If Dickens used Miss Havisham’s character to subvert the traditional female image in the Victorian Age, do Pakistani match-makers use the same ploy?
May be Charles Dickens wanted to teach us something deeper than the usual, conventional discourse when narrating the troubles impeding women’s psycho-social independence during the Victorian age. Thinking about Miss Havisham in Great Expectations, I realized what if Dickens were trying to comment on the futility and overrated disposition of marriage as an institution? What if he was trying to comment on the emotional fragility of women which makes them their own foe? Despite Dickens’ inspiring sense of social depiction in the 19th century, certain aspects about his real life — that not many people know of — lend him a very Khaleel-u-Rehmanish convenience in treating his female characters. After all, for someone who dumped his wife after 22 years of marriage and abandoned some ten children, this assumption could not be just too far-fetched. Dickens’ infamous affair with the much younger Ellen Ternan, was the reason why his marriage was on the rocks for years before he finally divorced the poor old, sagging mother of his ten children, Catherine, in 1858.
Coming back to our wrinkled, dirt-draped Miss Havisham whose cob-webbed life lapidated her existence for years, I wonder why she could never move on? For all those who might have forgotten about her harrowing experience: as a young girl, Miss Havisham was all set to tie the knot with the love of her life. Being interested solely in her wealth and property, he unabashedly left her a farewell letter stating his unwillingness to proceed with the event, on the very day they were to get married. That day she declared herself in a state of eternal mourning, renouncing all forms of worldly pleasure. She spent all her years to come in that god-forsaken wedding gown and veil— punishing herself perhaps for not being able to realize the fault in her judgment about him or may be for so blindly trusting this man with her life so easily.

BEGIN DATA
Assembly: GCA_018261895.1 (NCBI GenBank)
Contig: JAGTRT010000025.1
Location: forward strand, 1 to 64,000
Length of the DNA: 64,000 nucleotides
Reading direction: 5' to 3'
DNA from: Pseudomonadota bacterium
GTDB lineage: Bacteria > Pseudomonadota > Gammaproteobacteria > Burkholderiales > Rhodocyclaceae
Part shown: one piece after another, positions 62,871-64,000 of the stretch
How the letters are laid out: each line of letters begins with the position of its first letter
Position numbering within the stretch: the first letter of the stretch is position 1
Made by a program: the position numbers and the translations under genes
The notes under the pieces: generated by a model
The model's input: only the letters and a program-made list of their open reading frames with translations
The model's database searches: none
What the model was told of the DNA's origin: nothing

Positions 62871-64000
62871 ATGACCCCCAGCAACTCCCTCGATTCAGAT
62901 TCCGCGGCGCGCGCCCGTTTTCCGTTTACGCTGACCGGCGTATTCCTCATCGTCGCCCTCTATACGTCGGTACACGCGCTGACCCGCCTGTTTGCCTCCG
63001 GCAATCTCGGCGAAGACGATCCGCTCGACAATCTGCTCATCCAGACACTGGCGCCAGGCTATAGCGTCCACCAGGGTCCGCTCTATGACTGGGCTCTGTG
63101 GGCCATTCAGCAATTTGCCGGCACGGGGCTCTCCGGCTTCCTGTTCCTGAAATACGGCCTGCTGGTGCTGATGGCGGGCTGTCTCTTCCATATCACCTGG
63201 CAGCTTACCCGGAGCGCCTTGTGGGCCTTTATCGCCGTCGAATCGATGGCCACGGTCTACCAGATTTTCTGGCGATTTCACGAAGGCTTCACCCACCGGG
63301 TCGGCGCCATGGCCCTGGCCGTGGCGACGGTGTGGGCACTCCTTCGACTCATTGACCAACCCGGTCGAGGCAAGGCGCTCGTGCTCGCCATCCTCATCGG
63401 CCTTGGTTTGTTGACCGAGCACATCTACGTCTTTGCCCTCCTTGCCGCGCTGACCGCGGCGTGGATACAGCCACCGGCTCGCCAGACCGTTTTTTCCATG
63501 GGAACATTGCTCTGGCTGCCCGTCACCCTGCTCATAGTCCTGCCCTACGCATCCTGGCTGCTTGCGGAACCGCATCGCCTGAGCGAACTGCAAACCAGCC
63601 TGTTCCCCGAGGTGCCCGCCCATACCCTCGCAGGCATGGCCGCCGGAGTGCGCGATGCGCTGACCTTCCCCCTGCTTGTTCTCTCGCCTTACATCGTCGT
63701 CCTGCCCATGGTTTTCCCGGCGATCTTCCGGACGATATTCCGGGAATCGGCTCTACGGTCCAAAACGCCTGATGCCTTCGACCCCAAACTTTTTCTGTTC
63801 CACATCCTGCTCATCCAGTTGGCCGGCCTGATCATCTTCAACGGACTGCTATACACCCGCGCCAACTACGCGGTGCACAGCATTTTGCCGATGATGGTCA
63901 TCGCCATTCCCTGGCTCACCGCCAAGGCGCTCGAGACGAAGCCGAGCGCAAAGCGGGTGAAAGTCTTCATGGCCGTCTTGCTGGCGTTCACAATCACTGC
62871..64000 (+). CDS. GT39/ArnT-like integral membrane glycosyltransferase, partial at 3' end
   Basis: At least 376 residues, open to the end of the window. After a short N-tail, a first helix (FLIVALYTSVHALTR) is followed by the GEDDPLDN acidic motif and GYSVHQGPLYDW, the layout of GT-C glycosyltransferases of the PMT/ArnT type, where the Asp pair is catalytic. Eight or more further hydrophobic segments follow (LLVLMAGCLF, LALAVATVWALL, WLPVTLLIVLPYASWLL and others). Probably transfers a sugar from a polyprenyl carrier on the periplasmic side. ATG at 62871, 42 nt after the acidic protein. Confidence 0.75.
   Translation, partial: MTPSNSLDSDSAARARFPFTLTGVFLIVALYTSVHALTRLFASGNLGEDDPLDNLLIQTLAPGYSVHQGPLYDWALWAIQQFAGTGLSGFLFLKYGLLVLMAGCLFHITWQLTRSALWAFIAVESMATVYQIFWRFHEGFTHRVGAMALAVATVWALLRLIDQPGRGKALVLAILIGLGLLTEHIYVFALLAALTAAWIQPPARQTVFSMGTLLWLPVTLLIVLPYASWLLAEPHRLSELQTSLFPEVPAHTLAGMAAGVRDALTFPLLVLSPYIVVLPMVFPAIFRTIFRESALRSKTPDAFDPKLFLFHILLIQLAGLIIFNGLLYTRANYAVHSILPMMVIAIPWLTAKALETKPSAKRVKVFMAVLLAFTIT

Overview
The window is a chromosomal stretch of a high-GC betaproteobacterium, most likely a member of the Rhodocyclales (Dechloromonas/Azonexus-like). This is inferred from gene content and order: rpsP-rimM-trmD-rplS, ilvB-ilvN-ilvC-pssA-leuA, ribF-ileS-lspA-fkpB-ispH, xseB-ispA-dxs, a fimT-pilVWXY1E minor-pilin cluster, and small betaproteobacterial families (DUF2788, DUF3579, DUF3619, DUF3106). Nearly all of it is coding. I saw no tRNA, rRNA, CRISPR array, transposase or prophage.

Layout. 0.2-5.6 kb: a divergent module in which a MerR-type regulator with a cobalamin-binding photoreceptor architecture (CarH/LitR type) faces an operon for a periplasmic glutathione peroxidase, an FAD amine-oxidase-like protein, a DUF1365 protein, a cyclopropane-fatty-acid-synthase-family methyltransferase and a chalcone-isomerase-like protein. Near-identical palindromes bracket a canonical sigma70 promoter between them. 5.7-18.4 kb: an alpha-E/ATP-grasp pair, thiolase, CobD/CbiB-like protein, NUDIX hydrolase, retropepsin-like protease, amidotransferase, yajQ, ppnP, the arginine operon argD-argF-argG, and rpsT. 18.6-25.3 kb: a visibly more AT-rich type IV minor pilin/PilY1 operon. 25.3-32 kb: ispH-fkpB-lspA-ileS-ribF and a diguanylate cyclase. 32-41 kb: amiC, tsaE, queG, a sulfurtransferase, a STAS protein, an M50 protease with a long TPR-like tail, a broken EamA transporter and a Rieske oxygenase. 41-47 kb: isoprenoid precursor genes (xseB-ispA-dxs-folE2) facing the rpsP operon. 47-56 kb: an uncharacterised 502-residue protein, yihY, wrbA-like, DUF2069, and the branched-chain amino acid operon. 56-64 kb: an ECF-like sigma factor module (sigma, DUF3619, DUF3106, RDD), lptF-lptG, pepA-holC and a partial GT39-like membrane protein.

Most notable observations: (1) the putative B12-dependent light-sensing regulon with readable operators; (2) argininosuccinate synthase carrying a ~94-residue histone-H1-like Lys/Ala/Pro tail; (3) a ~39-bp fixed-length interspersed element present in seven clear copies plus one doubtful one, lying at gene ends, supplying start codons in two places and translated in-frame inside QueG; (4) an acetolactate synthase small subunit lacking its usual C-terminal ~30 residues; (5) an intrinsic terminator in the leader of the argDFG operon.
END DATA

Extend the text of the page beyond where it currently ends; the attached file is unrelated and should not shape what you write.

However, the question is as to why could she not move on? Did she not realize that had she been married to him, he would have diseased her life in so many unthinkable ways? She should have been thankful to the honesty he offered in that farewell letter of his, where he generously admitted harbouring insincere intentions towards her. He would have never been a good husband or father anyway, and so could Dickens not fashion a more mature, sensible woman out of Miss Havisham’s character? A character who could grasp the simplicity of the notion that watching her wedding day preparations crumble into nothingness was still better than wasting away her life facing the brunt of an unhappy marriage later.